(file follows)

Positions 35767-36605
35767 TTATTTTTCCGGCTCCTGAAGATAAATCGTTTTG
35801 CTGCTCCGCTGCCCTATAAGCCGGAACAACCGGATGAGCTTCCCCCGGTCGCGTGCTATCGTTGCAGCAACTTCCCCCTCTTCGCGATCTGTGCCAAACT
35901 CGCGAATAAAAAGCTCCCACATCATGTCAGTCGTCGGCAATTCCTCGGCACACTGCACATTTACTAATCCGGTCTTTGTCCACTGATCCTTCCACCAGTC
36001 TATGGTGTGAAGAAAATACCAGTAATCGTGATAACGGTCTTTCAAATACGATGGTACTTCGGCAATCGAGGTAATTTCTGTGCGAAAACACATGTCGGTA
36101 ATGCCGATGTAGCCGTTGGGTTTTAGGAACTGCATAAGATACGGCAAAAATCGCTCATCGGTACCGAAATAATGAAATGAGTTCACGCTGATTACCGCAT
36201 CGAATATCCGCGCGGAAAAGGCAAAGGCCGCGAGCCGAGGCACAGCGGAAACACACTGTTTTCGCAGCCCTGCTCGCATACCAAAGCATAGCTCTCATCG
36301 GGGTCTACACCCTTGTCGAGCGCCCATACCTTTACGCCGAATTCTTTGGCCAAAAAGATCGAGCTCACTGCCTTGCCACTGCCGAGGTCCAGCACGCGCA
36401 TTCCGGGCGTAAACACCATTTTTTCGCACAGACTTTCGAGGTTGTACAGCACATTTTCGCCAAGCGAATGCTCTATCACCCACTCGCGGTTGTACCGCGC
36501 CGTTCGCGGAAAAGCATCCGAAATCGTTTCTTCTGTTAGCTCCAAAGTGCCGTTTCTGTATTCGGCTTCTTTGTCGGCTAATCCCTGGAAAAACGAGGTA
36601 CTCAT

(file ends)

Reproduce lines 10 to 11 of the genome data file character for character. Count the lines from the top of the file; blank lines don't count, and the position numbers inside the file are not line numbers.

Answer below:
36501 CGTTCGCGGAAAAGCATCCGAAATCGTTTCTTCTGTTAGCTCCAAAGTGCCGTTTCTGTATTCGGCTTCTTTGTCGGCTAATCCCTGGAAAAACGAGGTA
36601 CTCAT